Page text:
Last week, the NRA issued a statement condemning open-carry groups for bringing rifles to local fast food joints, calling the practice "downright weird," among other things, and recommending people stop doing it. Last night, NRA's chief lobbyist called that criticism a mistake.
Speaking on the NRA radio show Cam & Company, Chris Cox quickly went into damage control mode, saying that the note had been an expression of the views of one staffer, not the NRA at large. Cox said that he's "had a discussion," with the author of the "commentary," adding that it should never have been posted. "The truth is an alert went out that referred to this type of behavior as weird or somehow not normal, and that was a mistake. It shouldn't have happened," he said, adding:
Our job is not to criticize the lawful behavior of fellow gun owners. Our job is to effectuate policy changes that expands and protects our members' right of self-defense... Unequivocally we support open carry, we've been the leader of open carry efforts across this country, the leader in opposing efforts to curtail the ability to carry firearms, and that's something we're proud of and we do every day for our members.
You can see video footage of his statement below (the relevant part starts at about 1:12, the word "mistake" happens at about 2:23):
Cox's defense of open carry came soon after the NRA was hit with criticism by Open Carry Texas, which was one of the groups leading the "bring your rifles to restaurants" campaign. The group said in (rather incendiary) statement posted on their Facebook page:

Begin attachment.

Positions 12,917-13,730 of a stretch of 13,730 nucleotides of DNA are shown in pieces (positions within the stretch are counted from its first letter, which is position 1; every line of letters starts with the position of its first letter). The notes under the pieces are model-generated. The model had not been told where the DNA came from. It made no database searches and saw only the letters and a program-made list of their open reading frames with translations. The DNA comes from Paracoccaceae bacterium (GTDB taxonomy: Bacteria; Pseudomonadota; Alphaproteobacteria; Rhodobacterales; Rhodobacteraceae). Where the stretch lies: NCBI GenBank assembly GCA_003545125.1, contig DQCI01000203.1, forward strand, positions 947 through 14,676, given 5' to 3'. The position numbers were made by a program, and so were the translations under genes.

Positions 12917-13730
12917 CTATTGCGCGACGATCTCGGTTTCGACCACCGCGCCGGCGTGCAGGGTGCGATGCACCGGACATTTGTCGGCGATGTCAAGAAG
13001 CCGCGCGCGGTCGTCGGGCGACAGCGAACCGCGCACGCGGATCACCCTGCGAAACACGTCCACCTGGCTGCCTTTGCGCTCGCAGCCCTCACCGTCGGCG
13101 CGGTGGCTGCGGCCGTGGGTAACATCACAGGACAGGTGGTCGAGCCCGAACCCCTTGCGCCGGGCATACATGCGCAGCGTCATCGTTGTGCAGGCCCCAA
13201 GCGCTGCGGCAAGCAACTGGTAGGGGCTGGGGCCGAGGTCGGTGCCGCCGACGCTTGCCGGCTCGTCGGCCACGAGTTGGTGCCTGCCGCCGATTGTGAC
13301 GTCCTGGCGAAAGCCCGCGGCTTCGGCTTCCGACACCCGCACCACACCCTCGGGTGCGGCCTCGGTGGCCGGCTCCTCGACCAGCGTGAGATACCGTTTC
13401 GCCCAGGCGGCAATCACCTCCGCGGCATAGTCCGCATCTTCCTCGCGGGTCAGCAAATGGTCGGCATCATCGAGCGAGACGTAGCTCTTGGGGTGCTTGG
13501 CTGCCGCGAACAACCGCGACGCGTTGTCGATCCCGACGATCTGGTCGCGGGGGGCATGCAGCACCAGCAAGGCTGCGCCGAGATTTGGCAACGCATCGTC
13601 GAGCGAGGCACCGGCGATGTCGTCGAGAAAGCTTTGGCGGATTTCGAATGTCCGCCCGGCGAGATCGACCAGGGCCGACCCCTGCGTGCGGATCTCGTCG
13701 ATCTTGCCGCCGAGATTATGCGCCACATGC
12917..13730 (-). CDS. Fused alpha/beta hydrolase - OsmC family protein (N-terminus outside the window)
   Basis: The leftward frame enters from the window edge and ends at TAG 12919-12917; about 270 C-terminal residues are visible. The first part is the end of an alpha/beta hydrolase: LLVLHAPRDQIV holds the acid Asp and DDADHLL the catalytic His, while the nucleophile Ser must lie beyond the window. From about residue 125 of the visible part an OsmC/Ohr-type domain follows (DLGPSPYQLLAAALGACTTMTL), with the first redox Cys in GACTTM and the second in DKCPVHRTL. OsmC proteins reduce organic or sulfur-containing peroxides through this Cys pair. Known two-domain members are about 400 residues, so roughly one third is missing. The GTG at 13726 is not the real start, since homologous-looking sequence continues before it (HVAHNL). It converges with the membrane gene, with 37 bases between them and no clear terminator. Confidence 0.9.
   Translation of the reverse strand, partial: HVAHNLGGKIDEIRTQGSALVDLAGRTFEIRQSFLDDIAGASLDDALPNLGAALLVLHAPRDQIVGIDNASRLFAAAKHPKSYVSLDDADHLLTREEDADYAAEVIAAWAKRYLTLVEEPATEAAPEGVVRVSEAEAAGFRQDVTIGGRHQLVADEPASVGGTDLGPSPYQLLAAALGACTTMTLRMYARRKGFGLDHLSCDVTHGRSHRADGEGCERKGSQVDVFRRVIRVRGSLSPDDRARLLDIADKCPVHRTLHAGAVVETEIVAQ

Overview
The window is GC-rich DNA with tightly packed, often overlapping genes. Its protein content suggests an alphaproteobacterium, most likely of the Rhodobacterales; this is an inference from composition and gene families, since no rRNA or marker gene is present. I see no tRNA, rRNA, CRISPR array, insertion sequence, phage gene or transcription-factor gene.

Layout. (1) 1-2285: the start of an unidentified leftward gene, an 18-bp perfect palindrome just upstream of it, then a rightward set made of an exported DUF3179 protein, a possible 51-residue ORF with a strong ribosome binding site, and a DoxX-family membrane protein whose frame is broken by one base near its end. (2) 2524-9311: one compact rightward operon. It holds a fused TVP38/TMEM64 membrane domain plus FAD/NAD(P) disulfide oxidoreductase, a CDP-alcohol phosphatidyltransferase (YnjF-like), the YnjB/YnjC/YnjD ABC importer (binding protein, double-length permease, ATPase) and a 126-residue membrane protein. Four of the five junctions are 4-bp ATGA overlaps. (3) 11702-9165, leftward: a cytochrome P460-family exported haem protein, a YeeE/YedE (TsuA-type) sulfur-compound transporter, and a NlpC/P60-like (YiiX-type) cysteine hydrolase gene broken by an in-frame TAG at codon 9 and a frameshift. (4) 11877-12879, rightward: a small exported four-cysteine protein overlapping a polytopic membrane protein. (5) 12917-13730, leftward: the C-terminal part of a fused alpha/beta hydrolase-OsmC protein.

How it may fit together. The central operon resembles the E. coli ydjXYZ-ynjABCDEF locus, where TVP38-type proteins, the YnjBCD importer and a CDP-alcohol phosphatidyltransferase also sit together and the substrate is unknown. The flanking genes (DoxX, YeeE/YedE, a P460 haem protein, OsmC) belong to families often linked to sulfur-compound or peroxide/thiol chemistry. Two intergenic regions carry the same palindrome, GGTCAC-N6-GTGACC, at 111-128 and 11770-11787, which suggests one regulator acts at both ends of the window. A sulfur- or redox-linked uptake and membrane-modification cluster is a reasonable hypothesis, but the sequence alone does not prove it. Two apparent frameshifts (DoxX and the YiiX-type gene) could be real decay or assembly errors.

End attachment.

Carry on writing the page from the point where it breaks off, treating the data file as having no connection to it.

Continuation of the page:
It is unfortunate that an organization that claims to be dedicated to the preservation of gun rights would attack another organization fighting so hard for those rights in Texas... The NRA has refused to learn for themselves how Open Carry Texas (OCT) conducts itself other than what the liberal media and Bloomberg funded gun control extremists have falsely portrayed.
The group continued to demand an apology, and also some praise:
If they do not retract their disgusting and disrespectful comments, OCT will have no choice but to withdraw its full support of the NRA and establish relationships with other gun rights organizations that fight for ALL gun rights, instead of just paying them lip service the way the NRA appears to be doing. The NRA should have instead released a statement to the effect that it applauds our groups for coming together and finding new methods to promote safe and responsible open carry.
The group, which fights for open carry laws in Texas, says that the NRA has failed to secure gun rights in Texas. Cox agreed, saying "what we have in Texas is somewhat unique because it's a shared goal. All of us believe that the limitation and the prohibition on openly carrying a handgun in Texas needs to be changed." For what it's worth, Open Carry Texas did seem to acknowledge that their protest tactics were maybe not the best strategy."OCT - along with Come And Take It Texas, Texas Carry and Gun Rights Across America - has already changed its methods."
In summary: The NRA is a-okay with these open carry demonstrations and definitely does not think they are weird. Feel free to listen to the rest of the interview for the NRA's NRA-sanctioned view on who's to blame for the shooting spree in California and who poses a threat to gun owners.
This article is from the archive of our partner The Wire.
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